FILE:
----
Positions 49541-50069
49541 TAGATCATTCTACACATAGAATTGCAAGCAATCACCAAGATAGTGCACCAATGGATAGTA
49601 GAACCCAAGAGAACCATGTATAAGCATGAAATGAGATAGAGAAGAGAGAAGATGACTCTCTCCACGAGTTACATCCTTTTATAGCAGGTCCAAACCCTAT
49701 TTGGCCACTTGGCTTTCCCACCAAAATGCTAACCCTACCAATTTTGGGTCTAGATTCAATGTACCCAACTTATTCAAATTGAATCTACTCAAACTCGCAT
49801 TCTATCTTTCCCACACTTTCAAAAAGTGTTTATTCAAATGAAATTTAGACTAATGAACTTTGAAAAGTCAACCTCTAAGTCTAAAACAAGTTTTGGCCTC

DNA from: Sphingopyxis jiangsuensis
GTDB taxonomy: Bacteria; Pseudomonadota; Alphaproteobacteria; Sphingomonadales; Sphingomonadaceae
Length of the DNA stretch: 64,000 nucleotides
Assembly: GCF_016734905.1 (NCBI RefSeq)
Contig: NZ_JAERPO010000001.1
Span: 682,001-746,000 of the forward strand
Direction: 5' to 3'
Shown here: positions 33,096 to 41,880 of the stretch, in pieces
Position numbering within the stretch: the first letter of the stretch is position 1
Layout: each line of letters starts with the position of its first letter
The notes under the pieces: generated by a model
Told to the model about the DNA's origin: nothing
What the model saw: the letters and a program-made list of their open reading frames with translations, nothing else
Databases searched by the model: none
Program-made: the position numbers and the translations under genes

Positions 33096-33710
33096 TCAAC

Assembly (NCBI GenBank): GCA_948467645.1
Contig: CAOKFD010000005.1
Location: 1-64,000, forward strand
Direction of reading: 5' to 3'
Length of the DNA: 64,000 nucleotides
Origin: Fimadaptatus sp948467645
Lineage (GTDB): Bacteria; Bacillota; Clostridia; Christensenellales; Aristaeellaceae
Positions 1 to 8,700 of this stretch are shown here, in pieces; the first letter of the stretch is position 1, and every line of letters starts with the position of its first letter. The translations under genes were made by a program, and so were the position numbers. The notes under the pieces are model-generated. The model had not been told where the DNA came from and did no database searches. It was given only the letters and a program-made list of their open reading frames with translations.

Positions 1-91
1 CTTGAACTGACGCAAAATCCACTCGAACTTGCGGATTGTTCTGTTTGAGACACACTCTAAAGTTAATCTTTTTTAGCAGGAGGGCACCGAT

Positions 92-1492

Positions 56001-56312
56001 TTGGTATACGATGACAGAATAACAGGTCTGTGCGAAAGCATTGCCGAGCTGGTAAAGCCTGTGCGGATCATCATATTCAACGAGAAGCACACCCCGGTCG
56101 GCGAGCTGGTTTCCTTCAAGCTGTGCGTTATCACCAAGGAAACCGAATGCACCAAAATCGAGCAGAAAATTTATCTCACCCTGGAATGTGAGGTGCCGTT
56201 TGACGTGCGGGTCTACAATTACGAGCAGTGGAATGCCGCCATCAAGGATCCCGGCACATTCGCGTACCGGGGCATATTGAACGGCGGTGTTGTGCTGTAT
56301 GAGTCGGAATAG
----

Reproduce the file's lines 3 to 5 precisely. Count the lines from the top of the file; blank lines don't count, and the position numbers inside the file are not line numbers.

49601 GAACCCAAGAGAACCATGTATAAGCATGAAATGAGATAGAGAAGAGAGAAGATGACTCTCTCCACGAGTTACATCCTTTTATAGCAGGTCCAAACCCTAT
49701 TTGGCCACTTGGCTTTCCCACCAAAATGCTAACCCTACCAATTTTGGGTCTAGATTCAATGTACCCAACTTATTCAAATTGAATCTACTCAAACTCGCAT
49801 TCTATCTTTCCCACACTTTCAAAAAGTGTTTATTCAAATGAAATTTAGACTAATGAACTTTGAAAAGTCAACCTCTAAGTCTAAAACAAGTTTTGGCCTC